But I admit that at first sight the state of affairs at the front horrified me. How on earth could the war be won by an army of this type? It was what everyone was saying at the time, and though it was true it was also unreasonable. For in the circumstances the militias could not have been much better than they were. A modern mechanized army does not spring up out of the ground, and if the Government had waited until it had trained troops at its disposal, Franco would never have been resisted. Later it became the fashion to decry the militias, and therefore to pretend that the faults which were due to lack of training and weapons were the result of the equalitarian system. Actually, a newly raised draft of militia was an undisciplined mob not because the officers called the private 'Comrade' but because raw troops are always an undisciplined mob. In practice the democratic 'revolutionary' type of discipline is more reliable than might be expected. In a workers’ army discipline is theoretically voluntary. It is based on class-loyalty, whereas the discipline of a bourgeois conscript army is based ultimately on fear. (The Popular Army that replaced the militias was midway between the two types.) In the militias the bullying and abuse that go on in an ordinary army would never have been tolerated for a moment. The normal military punishments existed, but they were only invoked for very serious offences. When a man refused to obey an order you did not immediately get him punished; you first appealed to him in the name of comradeship. Cynical people with no experience of handling men will say instantly that this would never 'work', but as a matter of fact it does 'work' in the long run. The discipline of even the worst drafts of militia visibly improved as time went on. In January the job of keeping a dozen raw recruits up to the mark almost turned my hair grey. In January the job of keeping a dozen raw recruits up to the mark almost turned my hair grey. In May for a short while I was acting-lieutenant in command of about thirty men, English and Spanish. We had all been under fire for months, and I never had the slightest difficulty in getting an order obeyed or in getting men to volunteer for a dangerous job. 'Revolutionary' discipline depends on political consciousness — on an understanding of why orders must be obeyed; it takes time to diffuse this, but it also takes time to drill a man into an automaton on the barrack-square. The journalists who sneered at the militia-system seldom remembered that the militias had to hold the line while the Popular Army was training in the rear. And it is a tribute to the strength of 'revolutionary' discipline that the militias stayed in the field-at all. For until about June 1937 there was nothing to keep them there, except class loyalty. Individual deserters could be shot - were shot, occasionally - but if a thousand men had decided to walk out of the line together there was no force to stop them. A conscript army in the same circumstances - with its battle-police removed - would have melted away. Yet the militias held the line, though God knows they won very few victories, and even individual desertions were not common. In four or five months in the P.O.U.M. militia I only heard of four men deserting, and two of those were fairly certainly spies who had enlisted to obtain information. At the beginning the apparent chaos, the general lack of training, the fact that you often had to argue for five minutes before you could get an order obeyed, appalled and infuriated me. I had British Army ideas, and certainly the Spanish militias were very unlike the British Army. But considering the circumstances they were better troops than one had any right to expect." (Chapter III)

When Orwell gets leave in April 1937, he finds Barcelona is back to normal, but with some omnious overturns. He reflects on his time in the POUM militia:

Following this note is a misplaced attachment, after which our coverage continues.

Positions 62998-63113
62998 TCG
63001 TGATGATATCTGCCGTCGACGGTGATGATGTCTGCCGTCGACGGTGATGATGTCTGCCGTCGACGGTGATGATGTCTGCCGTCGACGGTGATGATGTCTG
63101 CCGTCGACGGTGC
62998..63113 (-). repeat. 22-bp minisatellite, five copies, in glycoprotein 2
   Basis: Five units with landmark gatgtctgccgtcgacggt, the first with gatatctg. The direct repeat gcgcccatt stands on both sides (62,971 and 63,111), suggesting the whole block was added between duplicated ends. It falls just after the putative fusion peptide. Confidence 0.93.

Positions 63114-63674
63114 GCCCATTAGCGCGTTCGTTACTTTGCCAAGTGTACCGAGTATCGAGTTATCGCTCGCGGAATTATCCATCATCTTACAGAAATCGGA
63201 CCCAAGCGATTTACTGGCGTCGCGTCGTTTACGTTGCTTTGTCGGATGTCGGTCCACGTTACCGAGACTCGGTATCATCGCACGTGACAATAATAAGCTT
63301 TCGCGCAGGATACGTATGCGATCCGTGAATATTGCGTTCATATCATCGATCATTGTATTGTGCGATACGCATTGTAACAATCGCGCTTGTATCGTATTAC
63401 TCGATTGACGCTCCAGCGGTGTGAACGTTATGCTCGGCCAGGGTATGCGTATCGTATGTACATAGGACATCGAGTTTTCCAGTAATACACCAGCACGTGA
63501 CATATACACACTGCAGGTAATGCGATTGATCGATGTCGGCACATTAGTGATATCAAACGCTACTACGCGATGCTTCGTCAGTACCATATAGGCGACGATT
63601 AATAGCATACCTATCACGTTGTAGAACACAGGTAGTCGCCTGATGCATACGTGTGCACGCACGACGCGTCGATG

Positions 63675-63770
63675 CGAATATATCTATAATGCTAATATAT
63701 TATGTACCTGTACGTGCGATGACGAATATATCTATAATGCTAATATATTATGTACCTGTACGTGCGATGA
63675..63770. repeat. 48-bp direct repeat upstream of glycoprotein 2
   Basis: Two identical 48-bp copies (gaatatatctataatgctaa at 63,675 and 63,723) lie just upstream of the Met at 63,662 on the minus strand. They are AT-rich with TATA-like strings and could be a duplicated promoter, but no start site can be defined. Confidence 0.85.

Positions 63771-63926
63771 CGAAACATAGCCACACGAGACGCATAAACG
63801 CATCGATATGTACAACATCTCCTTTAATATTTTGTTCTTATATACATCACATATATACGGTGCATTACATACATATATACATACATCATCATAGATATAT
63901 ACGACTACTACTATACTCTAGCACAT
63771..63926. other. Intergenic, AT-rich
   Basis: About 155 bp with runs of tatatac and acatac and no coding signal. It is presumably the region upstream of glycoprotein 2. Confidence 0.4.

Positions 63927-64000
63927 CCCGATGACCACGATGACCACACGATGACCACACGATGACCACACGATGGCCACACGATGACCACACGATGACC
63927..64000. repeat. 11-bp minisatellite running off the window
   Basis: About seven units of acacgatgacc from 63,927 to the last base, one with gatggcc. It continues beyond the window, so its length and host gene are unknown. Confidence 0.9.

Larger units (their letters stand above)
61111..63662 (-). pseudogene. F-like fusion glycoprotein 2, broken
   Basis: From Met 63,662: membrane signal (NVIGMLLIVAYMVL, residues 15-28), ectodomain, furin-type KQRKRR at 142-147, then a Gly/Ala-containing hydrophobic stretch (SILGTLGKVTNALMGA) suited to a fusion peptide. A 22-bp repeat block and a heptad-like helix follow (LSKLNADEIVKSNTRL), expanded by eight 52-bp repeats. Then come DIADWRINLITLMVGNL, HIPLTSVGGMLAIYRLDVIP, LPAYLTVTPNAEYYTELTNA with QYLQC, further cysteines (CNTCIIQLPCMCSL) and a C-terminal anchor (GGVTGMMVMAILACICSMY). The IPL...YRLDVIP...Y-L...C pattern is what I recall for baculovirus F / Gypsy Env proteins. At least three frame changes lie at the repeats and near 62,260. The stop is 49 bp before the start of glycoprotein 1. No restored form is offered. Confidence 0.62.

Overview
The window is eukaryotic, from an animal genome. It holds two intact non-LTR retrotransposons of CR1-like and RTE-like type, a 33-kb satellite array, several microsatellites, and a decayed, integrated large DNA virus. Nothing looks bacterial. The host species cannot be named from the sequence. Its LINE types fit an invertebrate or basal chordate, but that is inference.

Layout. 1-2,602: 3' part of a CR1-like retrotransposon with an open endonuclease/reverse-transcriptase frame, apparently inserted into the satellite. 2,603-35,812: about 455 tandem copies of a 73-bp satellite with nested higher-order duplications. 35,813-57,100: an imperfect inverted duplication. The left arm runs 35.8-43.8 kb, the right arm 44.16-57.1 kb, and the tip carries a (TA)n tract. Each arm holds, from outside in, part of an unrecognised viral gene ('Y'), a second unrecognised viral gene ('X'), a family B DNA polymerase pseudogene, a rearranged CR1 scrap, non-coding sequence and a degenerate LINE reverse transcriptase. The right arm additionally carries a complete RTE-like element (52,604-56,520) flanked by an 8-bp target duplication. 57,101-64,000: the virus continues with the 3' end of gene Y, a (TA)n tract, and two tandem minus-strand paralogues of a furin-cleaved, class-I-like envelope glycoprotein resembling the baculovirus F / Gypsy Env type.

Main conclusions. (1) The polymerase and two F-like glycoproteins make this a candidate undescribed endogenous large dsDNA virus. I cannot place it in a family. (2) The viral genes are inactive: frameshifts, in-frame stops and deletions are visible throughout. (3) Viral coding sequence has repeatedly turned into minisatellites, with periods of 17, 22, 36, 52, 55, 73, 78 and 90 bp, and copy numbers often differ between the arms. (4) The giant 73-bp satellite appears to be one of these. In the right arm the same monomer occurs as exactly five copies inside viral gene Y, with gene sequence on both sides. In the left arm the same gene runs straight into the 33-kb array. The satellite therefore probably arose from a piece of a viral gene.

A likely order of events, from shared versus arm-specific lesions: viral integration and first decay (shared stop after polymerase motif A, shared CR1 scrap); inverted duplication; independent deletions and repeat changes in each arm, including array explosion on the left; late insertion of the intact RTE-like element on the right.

"The essential point is that all this time I had been isolated - for at the front one was almost completely isolated from the outside world: even of what was happening in Barcelona one had only a dim conception - among people who could roughly but not too inaccurately be described as revolutionaries. This was the result of the militia-system, which on the Aragon front was not radically altered till about June 1937. The workers' militias, based on the trade unions and each composed of people of approximately the same political opinions, had the effect of canalizing into one place all the most revolutionary sentiment in the country. I had dropped more or less by chance into the only community of any size in Western Europe where political consciousness and disbelief in capitalism were more normal than their opposites. Up here in Aragon one was among tens of thousands of people, mainly though not entirely of working-class origin, all living at the same level and mingling on terms of equality. In theory it was perfect equality, and even in practice it was not far from it. There is a sense in which it would be true to say that one was experiencing a foretaste of Socialism, by which I mean that the prevailing mental atmosphere was that of Socialism. Many of the normal motives of civilized life - snobbishness, money-grubbing, fear of the boss, etc. - had simply ceased to exist. The ordinary class-division of society had disappeared to an extent that is almost unthinkable in the money-tainted air of England; there was no one there except the peasants and ourselves, and no one owned anyone else as his master. Of course such a state of affairs could not last. It was simply a temporary and local phase in an enormous game that is being played over the whole surface of the earth. But it lasted long enough to have its effect upon anyone who experienced it. However much one cursed at the time, one realized afterwards that one had been in contact with something strange and valuable. One had been in a community where hope was more normal than apathy or cynicism, where the word 'comrade' stood for comradeship and not, as in most countries, for humbug. One had breathed the air of equality. I am well aware that it is now the fashion to deny that Socialism has anything to do with equality. In every country in the world a huge tribe of party-hacks and sleek little professors are busy 'proving' that Socialism means no more than a planned state-capitalism with the grab-motive left intact. But fortunately there also exists a vision of Socialism quite different from this. The thing that attracts ordinary men to Socialism and makes them willing to risk their skins for it, the 'mystique' of Socialism, is the idea of equality; to the vast majority of people Socialism means a classless society, or it means nothing at all. And it was here that those few months in the militia were valuable to me. For the Spanish militias, while they lasted, were a sort of microcosm of a classless society. In that community where no one was on the make, where there was a shortage of everything but no privilege and no boot-licking, one got, perhaps, a crude forecast of what the opening stages of Socialism might be like. And, after all, instead of disillusioning me it deeply attracted me. The effect was to make my desire to see Socialism established much more actual than it had been before. Partly, perhaps, this was due to the good luck of being among Spaniards, who, with their innate decency and their ever-present Anarchist tinge, would make even the opening stages of Socialism tolerable if they had the chance." (Chapter VIII)